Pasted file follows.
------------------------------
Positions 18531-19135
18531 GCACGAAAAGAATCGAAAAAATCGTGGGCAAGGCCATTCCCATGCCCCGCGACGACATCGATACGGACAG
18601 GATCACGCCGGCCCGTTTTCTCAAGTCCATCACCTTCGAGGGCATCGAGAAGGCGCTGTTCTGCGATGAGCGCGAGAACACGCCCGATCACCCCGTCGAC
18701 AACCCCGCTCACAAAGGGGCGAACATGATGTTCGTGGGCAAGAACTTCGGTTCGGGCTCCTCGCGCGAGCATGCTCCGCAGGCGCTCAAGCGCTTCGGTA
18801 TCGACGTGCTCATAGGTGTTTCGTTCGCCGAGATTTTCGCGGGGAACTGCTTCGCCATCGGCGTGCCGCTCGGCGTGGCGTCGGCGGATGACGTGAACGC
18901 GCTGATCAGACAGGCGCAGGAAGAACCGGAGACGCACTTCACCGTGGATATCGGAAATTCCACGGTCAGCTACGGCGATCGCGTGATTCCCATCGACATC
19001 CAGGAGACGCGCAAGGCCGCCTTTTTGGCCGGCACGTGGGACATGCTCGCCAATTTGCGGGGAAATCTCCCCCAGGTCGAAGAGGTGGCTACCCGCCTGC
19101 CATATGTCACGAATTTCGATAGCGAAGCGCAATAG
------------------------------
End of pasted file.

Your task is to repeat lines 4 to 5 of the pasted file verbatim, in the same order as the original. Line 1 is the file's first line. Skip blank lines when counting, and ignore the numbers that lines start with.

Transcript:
18701 AACCCCGCTCACAAAGGGGCGAACATGATGTTCGTGGGCAAGAACTTCGGTTCGGGCTCCTCGCGCGAGCATGCTCCGCAGGCGCTCAAGCGCTTCGGTA
18801 TCGACGTGCTCATAGGTGTTTCGTTCGCCGAGATTTTCGCGGGGAACTGCTTCGCCATCGGCGTGCCGCTCGGCGTGGCGTCGGCGGATGACGTGAACGC